Harvest at the most valuable time

The sales planner generates valuable information before harvest: average weight and weight distribution, K-factor for the average weight distribution, and specific growth rate for the fish you are planning to harvest. This delivers knowledge for improved planning and decision making before harvest, improved biomass control, and critical information for slaughter planning at the most valuable time for your production.

Value for you

  • Knowledge and information to improve harvest and sales planning 
  • Average weight 
  • Weight distribution
  • K-factor for the average weight distribution


This allows our customers to experience maximum value from our products.


Machine learning is a form of artificial intelligence. It is software, a network of algorithms, that is trained to recognize and interpret patterns in images and data sets. The technology behind it is the same that is used in facial recognition on social media, to analyze surroundings for self-driving cars – and to recommend movies and music on Spotify and Netflix based on your previous selections.

In a normal software, a calculation is performed on the basis of data that is entered into the software. In machine learning, software and algorithms evolve as they are “trained” with new datasets. This training becomes a form of pattern recognition, where the algorithms learn what to look for based on prior examples. As new training data and examples are provided to the machine learning software, the algorithms generate more and more precise results.

Let’s say that the algorithms are trained to recognize salmon lice. The algorithms are given training data, consisting of many images of salmon with annotations of lice in different stages. Through feedback in the form of these examples, the algorithms become increasingly accurate in recognizing salmon lice. It is important that the photos are taken under real conditions in the cage: changing lighting conditions, different angles of the fish, for example.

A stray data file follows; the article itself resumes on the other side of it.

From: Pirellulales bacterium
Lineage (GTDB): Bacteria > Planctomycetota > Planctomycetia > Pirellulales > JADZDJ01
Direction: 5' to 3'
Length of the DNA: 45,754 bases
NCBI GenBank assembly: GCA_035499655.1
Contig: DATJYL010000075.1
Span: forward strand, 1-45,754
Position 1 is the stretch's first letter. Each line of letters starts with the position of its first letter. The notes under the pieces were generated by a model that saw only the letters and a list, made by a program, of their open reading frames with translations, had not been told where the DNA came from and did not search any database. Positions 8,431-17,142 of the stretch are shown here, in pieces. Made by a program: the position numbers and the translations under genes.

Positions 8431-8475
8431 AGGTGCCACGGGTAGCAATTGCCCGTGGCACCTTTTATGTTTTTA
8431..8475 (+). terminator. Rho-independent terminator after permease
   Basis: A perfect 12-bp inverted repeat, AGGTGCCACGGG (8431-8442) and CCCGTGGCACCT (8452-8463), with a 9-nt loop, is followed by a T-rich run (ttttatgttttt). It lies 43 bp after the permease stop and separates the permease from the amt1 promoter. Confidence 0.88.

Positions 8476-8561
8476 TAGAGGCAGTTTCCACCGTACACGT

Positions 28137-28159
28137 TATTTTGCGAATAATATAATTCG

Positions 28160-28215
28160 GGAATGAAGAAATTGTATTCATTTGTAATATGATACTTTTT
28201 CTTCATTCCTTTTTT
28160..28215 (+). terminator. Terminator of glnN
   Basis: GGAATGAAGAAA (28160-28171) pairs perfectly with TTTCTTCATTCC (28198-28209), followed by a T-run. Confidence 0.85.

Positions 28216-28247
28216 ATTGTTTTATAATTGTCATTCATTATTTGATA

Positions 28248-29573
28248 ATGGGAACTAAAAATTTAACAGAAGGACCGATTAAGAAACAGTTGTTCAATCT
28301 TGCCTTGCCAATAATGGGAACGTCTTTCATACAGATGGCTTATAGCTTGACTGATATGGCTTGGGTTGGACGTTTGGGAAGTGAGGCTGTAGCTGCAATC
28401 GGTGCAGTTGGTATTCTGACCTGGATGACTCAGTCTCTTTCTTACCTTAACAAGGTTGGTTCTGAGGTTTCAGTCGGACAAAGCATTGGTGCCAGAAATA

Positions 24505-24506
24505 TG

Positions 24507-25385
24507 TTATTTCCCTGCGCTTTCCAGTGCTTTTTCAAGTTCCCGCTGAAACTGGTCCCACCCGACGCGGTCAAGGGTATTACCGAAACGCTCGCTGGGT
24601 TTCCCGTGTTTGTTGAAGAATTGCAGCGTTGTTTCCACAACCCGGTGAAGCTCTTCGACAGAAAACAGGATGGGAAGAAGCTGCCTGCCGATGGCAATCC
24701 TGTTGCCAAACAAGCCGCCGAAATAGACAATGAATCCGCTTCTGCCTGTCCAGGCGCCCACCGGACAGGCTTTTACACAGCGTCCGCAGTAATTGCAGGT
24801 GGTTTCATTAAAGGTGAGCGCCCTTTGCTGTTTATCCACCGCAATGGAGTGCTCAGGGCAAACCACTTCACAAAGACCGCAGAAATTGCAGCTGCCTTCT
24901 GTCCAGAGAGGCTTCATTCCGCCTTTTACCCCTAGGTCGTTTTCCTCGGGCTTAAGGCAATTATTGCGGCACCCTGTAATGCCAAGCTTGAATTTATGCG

The quality of the algorithms is important. Algorithms may need to be adjusted along the way to emphasize biological factors in the data that make the results more accurate. For example, consider an algorithm that recognizes individual fish based on unique spot patterns. If algorithms are to recognize the same fish over time, these algorithms must also have the capacity to understand how these spot patterns change with the growth of the fish.

Images are taken with an underwater camera in the cage. Per Erik Hansen, Product Manager for Lice and Welfare at Aquabyte, mentions that the company uses a standard two-lens camera with particularly good optics to be able to measure 3D distance to the fish. The camera continuously takes images, and is placed in an optimal location such that as many fish as possible can swim past. Software running on the camera filters out unused images and analyzes the best ones.

“Customers who have used the system for a long time report that the results turn out to be in line with reality,” Per Erik Hansen continues. Farmers get daily lice numbers for each cage, with lice counts on far more fish than possible with manual counting. “The software distinguishes individual fish from each other, such that the same fish is only counted once. This contributes to Aquabyte delivering lice numbers with great accuracy,” notes Hansen.

Precise counting of salmon lice and accurate estimation of weight data and distribution are two use cases that have received fully developed solutions. Fish welfare is another important application area, including detection of winter sores, deformations, and other external changes on the fish. By giving the farmer much better insight and basis for decision making, it will be possible to improve daily operations, and in general achieve more efficient and sustainable fish farming.